And, indeed, I hope for peace.

obadiahslope said...

moving beyond your ellipsis in your quote from the TEC canons it states. 1. If a Bishop abandons the communion of this Church (i) by an
open renunciation of the Doctrine, Discipline, or Worship of this
Church, or (ii) by formal admission into any religious body not in
communion with the same, or (iii) by exercising episcopal acts in and
for a religious body other than this Church or another Church in
communion with this Church, so as to extend to such body Holy
Orders as this Church holds them, or to administer on behalf of such
religious body Confirmation without the express consent and
commission of the proper authority in this Church; it shall be the duty
of the Review Committee, by a majority vote of All the Members, to
certify the fact to the Presiding Bishop and with the certificate to send
a statement of the acts or declarations which show such abandonment,
which certificate and statement shall be recorded by the Presiding
Bishop. The Presiding Bishop, with the consent of the three senior
Bishops having jurisdiction in this Church, shall then inhibit the said
Bishop until such time as the House of Bishops shall investigate the
matter and act thereon. During the period of Inhibition, the Bishop
shall not perform any episcopal, ministerial or canonical acts, except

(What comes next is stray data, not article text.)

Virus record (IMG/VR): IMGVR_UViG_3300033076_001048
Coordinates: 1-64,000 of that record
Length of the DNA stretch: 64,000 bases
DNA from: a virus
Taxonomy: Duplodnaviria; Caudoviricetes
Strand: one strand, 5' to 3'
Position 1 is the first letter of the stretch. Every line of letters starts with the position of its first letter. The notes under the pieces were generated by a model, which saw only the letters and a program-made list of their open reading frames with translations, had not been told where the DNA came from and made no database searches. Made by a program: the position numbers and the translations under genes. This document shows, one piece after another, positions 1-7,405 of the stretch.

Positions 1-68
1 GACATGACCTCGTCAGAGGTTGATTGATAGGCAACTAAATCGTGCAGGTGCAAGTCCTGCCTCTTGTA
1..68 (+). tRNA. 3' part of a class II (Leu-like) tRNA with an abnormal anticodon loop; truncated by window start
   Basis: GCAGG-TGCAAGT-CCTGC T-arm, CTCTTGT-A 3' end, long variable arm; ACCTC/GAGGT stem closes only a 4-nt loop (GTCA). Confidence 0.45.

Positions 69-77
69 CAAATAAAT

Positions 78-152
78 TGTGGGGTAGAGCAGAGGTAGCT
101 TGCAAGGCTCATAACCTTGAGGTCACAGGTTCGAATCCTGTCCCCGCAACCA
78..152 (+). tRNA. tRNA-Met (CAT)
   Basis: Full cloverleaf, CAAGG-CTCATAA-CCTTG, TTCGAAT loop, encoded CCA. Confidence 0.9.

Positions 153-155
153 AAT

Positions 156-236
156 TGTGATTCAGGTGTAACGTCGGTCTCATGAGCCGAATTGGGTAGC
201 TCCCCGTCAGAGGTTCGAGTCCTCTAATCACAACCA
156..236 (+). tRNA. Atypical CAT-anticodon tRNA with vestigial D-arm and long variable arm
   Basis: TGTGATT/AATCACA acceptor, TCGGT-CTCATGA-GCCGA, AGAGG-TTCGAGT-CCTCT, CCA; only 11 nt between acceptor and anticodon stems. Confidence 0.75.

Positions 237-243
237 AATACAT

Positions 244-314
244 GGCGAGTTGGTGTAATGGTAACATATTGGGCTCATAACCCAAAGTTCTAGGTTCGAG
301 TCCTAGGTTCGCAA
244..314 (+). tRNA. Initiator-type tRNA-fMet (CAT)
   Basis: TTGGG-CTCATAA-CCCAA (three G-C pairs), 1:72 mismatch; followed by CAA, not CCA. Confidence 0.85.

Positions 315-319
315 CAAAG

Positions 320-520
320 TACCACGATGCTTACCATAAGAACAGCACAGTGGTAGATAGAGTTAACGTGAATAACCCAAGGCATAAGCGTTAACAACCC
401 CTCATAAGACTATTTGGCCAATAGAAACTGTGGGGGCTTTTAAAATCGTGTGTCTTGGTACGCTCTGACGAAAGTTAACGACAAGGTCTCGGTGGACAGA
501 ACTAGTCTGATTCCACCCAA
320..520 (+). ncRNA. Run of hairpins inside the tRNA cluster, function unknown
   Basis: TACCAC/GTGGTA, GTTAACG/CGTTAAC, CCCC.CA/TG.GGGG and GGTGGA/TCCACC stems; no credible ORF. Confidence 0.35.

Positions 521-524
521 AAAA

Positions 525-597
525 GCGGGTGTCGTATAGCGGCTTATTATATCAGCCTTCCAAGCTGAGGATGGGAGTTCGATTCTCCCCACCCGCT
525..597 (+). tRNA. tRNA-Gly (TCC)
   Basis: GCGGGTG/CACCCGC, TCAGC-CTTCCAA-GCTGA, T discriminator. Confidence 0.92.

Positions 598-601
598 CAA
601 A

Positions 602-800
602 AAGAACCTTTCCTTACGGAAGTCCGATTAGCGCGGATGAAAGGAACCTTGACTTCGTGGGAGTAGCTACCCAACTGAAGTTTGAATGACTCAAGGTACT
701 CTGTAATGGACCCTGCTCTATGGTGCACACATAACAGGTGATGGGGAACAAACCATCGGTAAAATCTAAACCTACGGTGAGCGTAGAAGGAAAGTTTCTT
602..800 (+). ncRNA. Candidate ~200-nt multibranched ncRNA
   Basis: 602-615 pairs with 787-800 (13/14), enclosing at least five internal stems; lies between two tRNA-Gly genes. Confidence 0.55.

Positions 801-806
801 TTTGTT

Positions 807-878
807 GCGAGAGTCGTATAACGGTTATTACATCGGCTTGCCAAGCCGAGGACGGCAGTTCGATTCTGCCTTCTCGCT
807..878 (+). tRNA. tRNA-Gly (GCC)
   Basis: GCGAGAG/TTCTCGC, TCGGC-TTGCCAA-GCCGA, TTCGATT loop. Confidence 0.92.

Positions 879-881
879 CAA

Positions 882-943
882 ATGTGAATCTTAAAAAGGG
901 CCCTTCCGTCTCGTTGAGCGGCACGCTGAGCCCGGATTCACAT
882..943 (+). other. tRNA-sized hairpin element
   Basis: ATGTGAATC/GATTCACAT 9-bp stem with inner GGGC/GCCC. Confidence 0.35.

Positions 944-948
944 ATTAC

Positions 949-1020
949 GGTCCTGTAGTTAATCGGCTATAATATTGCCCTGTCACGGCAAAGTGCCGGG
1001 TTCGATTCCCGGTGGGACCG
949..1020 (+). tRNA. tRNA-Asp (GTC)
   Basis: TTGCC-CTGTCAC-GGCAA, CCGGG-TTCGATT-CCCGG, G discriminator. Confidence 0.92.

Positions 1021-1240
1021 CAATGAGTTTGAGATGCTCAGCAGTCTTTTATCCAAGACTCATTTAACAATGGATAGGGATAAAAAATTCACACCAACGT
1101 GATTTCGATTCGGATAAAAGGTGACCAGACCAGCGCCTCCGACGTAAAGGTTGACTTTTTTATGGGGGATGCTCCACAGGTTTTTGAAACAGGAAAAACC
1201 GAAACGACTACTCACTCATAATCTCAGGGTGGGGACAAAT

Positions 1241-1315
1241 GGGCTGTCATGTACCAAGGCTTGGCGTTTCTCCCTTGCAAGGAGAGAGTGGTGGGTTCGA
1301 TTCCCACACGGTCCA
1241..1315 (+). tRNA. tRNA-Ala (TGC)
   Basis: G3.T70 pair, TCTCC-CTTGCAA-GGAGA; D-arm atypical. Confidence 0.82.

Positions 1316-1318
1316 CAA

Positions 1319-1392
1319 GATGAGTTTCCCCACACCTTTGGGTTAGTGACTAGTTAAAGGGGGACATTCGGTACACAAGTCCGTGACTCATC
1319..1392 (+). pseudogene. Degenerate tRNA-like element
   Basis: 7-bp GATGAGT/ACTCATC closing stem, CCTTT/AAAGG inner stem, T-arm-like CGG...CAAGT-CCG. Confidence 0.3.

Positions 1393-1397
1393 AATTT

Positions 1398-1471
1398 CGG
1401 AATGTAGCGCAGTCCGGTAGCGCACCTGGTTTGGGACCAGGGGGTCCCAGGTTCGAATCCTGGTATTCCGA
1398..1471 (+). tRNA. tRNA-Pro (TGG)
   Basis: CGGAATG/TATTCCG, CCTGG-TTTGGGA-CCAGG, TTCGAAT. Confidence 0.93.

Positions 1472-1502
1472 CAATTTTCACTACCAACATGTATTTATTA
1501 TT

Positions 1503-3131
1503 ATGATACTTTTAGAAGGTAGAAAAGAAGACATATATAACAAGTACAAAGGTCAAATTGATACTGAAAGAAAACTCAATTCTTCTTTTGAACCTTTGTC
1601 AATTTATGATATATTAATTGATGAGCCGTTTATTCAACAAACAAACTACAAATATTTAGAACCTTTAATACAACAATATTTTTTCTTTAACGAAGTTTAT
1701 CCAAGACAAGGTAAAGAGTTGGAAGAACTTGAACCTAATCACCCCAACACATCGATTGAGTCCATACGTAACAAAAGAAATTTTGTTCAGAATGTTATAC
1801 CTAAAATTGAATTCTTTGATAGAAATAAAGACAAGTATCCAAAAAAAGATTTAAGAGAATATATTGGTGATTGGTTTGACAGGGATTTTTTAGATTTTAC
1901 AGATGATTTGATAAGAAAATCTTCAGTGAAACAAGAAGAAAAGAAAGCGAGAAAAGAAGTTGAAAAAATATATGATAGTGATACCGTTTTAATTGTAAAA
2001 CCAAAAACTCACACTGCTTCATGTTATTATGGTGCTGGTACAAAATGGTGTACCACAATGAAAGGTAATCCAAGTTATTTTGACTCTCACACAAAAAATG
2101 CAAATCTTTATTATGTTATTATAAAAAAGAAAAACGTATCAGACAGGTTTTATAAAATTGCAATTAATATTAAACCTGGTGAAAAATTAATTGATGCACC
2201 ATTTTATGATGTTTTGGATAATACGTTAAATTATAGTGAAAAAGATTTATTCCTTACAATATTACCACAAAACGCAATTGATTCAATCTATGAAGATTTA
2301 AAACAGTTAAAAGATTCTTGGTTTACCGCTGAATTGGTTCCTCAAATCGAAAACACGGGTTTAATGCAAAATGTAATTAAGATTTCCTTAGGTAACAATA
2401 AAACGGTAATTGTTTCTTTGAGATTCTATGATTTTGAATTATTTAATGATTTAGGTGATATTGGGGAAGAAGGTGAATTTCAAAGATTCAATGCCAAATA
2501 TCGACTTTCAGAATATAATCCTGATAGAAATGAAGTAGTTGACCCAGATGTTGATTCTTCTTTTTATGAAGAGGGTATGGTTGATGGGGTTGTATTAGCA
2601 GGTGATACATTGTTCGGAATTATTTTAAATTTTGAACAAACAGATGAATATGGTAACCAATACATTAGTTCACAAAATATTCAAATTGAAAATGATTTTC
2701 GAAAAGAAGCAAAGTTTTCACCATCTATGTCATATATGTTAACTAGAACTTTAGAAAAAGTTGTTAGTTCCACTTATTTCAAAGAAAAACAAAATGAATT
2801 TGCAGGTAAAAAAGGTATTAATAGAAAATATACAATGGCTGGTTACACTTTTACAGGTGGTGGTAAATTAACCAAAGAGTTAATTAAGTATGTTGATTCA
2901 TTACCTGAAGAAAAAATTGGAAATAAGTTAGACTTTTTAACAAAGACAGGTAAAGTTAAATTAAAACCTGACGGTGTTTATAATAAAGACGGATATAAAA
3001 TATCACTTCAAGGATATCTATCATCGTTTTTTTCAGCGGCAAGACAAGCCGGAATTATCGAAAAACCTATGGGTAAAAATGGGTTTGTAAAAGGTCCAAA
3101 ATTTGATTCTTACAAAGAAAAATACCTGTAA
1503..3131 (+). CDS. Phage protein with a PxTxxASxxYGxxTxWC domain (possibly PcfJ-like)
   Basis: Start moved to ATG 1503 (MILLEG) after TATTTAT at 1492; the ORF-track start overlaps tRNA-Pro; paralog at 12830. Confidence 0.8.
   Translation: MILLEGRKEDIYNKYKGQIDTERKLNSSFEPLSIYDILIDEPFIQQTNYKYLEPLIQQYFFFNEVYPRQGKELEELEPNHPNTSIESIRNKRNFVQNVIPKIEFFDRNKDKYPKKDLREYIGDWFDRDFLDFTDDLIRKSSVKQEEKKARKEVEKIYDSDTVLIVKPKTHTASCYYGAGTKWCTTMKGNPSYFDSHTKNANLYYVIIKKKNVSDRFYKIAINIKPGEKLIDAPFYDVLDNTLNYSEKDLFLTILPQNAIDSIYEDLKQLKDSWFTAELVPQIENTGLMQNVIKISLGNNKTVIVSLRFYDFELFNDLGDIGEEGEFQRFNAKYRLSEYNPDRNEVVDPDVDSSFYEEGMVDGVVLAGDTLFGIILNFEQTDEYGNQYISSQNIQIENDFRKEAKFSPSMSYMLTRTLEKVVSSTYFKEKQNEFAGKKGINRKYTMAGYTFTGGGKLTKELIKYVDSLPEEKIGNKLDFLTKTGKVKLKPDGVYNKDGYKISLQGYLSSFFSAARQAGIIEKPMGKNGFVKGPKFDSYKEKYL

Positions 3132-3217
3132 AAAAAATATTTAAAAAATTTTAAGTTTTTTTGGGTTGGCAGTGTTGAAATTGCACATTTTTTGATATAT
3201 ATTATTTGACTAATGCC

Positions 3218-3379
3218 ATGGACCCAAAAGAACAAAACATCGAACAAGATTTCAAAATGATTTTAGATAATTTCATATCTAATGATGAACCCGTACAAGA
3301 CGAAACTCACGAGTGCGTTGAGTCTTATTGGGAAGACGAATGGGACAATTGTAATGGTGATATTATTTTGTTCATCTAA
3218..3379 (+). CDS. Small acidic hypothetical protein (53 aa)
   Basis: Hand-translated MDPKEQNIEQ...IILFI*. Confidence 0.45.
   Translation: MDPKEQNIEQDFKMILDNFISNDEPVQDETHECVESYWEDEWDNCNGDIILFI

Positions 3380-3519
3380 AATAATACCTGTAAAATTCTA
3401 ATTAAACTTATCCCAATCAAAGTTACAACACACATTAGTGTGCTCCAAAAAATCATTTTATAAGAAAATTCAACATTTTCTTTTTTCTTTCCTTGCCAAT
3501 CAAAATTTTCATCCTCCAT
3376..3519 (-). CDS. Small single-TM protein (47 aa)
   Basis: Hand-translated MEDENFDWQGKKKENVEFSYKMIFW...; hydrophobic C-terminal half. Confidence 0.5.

as relate to the administration of the temporal affairs of the Diocese
of which the Bishop holds jurisdiction or in which the Bishop is then
serving.
Inhibition of
Bishop.
is clear that admission into a religious body with which the TEc is in communion is not "abandoment of communion".
It would seem that the canon does not envision a situation where joining with a church with which TEC is in communion would constitute abandonment of cmmunion.
t is more than likely that this was inconcievable to the people who wrote this canon.

Tobias Haller said...

Obadiahslope,
You have missed the significance of the important word "or" in the separation of the three causes for which a person may be judged to have abandoned communion. Only one of these "causes" is required for the canon to take effect. My ellipsis was intended to indicate that no further reference to the canon is needed, as the issue is renunciation of the Discipline of this Church.

The question in Duncan's case is not his joining a church with which TEC considers itself still to be in communion (even if the church in question does not consider itself in communion -- a strange situation, no?) It is a question of attempting to remove his diocese from TEC without the consent of the GC. He has "rejected" TEC as apostate. That is as clear a "renunciation" of its discipline as I think we are likely to see.

Anonymous said...

John 2007 scores it
Obadiahslope 1
Haller O